As a Stormont delegation heads to Stockholm this week, Finola Meredith hears how prostitutes there fear the state more than their clients and blame the legislation for the murder of a fellow sex worker
If Lord Morrow gets his way, it will soon be illegal to pay for sex in Northern Ireland. The DUP peer’s proposed legislation, the Human Trafficking and Exploitation Bill – which is now before the Justice Committee at Stormont – contains 19 clauses, intended to update Northern Ireland’s laws on trafficking and prostitution.
The inspiration for clause 6 of the Bill, which seeks to criminalise the purchase of sexual services, is the so-called ‘Swedish model’. Lord Morrow has repeatedly argued that similar legislation in Sweden has led to a big decrease in human trafficking and street prostitution.
And his DUP colleague, Jim Wells, a prominent member of the Justice Committee appears to be utterly convinced. He refers to “very clear evidence that making it illegal to purchase sex has resulted in a halving of the number of men doing that in Sweden, making Sweden a very cold house for prostitution and trafficking”. Women’s Aid, which works with victims of trafficking, has added its support to clause 6 too, stating that “anyone buying sexual services is supporting sexual slavery and the degradation of human rights”.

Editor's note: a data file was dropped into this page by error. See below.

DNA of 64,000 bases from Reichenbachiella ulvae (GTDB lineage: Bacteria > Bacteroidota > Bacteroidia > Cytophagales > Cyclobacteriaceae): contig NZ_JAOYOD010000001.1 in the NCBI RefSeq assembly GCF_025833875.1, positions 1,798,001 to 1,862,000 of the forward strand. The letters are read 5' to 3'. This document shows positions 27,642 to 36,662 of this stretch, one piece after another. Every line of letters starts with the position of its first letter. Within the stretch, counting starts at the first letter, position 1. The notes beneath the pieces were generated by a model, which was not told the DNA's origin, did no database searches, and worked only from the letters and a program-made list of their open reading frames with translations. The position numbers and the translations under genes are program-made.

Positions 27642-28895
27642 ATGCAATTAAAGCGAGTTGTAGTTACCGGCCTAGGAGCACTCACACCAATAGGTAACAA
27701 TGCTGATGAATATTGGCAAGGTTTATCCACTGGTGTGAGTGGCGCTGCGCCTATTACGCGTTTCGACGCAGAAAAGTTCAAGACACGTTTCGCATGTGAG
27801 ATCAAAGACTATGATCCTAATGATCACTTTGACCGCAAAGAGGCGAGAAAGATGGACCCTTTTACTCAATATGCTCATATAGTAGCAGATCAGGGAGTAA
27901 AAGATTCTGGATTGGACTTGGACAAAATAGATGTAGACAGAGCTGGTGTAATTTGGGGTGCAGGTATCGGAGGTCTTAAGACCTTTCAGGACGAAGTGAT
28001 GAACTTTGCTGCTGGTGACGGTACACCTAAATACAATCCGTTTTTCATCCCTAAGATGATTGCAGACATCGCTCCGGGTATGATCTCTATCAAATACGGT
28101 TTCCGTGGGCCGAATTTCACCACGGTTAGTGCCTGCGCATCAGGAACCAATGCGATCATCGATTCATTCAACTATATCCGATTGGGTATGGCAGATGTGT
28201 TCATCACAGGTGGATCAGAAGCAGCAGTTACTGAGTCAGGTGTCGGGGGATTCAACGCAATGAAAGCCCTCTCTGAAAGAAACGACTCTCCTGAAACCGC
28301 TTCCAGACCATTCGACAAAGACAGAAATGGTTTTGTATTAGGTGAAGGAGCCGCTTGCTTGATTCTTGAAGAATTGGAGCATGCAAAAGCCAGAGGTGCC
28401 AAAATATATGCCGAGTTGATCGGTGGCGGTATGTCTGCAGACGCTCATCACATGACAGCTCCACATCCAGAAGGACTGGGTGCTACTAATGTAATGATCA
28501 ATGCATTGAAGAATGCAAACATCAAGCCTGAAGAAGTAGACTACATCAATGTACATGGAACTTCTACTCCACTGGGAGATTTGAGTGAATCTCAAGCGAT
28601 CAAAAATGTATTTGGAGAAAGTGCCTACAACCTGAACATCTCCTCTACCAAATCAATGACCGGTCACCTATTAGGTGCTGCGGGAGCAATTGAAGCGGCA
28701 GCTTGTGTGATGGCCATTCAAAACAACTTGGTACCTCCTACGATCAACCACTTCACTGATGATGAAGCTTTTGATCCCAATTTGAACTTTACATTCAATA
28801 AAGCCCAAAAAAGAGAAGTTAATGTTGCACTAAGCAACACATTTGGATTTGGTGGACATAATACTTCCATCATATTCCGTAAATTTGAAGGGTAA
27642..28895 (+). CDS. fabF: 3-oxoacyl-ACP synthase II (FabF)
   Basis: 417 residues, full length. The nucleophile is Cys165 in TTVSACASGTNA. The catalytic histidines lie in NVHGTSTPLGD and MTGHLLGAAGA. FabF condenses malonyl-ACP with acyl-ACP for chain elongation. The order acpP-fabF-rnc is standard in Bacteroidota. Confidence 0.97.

But what is really going on in Sweden? What is the reality of the situation for sex workers, the very people who are most directly affected by that country’s prostitution policy; how has this legislation affected them?
And where is the evidence that banning the purchase of sex actually works?
Pye Jakobsson, from Stockholm, is a sex worker activist and former sex worker. She is the co-founder of the national organisation for sex workers in Sweden, Rose Alliance.
Jakobsson is unequivocal in her condemnation of the 1999 Sex Purchase Act. She says that, in treating women who sell sex as damaged, weak and exploited, sex workers have been reduced to victims by the authorities.
Abuse and discrimination has increased as a result, with frequent police raids against sex workers in their own homes.
‘Police aim to catch the men, but it is Sweden’s sex workers who really pay the bill’